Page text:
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Five-year Contract Ratified by Boston Police Detectives Benevolent Society

The new contract builds on wage adjustments and codifies significant reforms in December’s BPPA contract, including a major overhaul of court time


Mayor Michelle Wu today announced that a new five year collective bargaining agreement has been ratified by the members of the Boston Police Detectives Benevolent Society (BPDBS), the union exclusively representing Boston Police detectives. The union includes members of the Boston Police Department holding the rating of Detective. Since the start of her administration, Mayor Wu has made it a priority to achieve reform within the Boston Police Department (BPD). This has been accomplished through contract negotiations, delivering the highest standards of community policing to keep our residents safe, and by ensuring resources for the health and well-being of police officers and their families. The BPDBS contract expired on June 30, 2020. The ratification vote took place on Friday, March 1, 2024. Reforms in the BPDBS contract are consistent with, and build upon, operational reforms ratified in the BPPA contract announced last December.

“This historic contract builds on the groundbreaking agreement ratified by the BPPA late last year. This contract includes the same significant reforms to overtime, paid details, and officer education, plus an additional reform to how court overtime is administered,” said Mayor Michelle Wu. “This agreement also includes quality of life improvements for the police detectives that work hard every day for the safety of our city, and I’m grateful to the Boston Police Detectives Benevolent Society for working with us to achieve these reforms.”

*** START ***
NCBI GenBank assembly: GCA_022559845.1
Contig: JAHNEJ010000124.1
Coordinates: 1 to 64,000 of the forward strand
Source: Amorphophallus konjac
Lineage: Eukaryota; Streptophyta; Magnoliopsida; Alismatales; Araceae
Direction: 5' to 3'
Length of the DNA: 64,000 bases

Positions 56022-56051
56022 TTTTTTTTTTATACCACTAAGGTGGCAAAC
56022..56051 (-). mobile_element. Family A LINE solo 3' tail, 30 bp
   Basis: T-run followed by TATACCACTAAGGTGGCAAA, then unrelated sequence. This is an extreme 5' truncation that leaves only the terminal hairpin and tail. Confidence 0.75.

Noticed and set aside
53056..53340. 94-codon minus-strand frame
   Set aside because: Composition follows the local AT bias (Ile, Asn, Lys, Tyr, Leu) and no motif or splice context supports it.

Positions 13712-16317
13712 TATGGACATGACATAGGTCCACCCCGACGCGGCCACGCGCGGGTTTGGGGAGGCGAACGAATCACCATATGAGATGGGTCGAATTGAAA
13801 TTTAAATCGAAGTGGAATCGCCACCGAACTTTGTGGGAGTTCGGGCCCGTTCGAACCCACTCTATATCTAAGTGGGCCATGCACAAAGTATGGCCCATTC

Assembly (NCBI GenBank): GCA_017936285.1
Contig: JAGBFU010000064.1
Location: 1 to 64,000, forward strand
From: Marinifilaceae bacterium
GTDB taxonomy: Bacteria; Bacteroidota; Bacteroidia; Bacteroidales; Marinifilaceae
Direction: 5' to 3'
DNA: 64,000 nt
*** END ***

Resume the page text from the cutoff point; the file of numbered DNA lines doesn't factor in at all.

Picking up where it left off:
“I am happy to stand by an agreement between the BPDBS (Detectives) and the City that respects and honors the leadership and exemplary investigative police service that the men and women of the Detectives Society provide every day,” said Donald Caisey, President of the Boston Police Detectives Benevolent Society. “I thank Mayor Wu and her team for bargaining and for working with us to deliver a historic agreement, including changes to court time, that will support the needs of detectives and their families for years to come. We look forward to continuing to work to make Boston a safe city for all.”

“We are pleased to see another union reach an agreement with the City to settle their Contract.” said Commissioner Michael Cox, Boston Police Department. “Once again, our officers have shown leadership in agreeing to implement important reforms that will continue to reinforce trust with those we serve. Through this agreement, the Detectives have shown their commitment to elevating the standards of transparency and accountability expected of the Boston Police Department.”

The new agreement covers the period from July 1, 2020 - June 30, 2025, at a total five-year estimated cost of $22.2 million, or an increase of 23% over the entire period. This is the first contract pertaining to Boston Police detectives that delivers significant reforms, and costs are in line with those seen in the union’s prior contracts without noted operational reforms.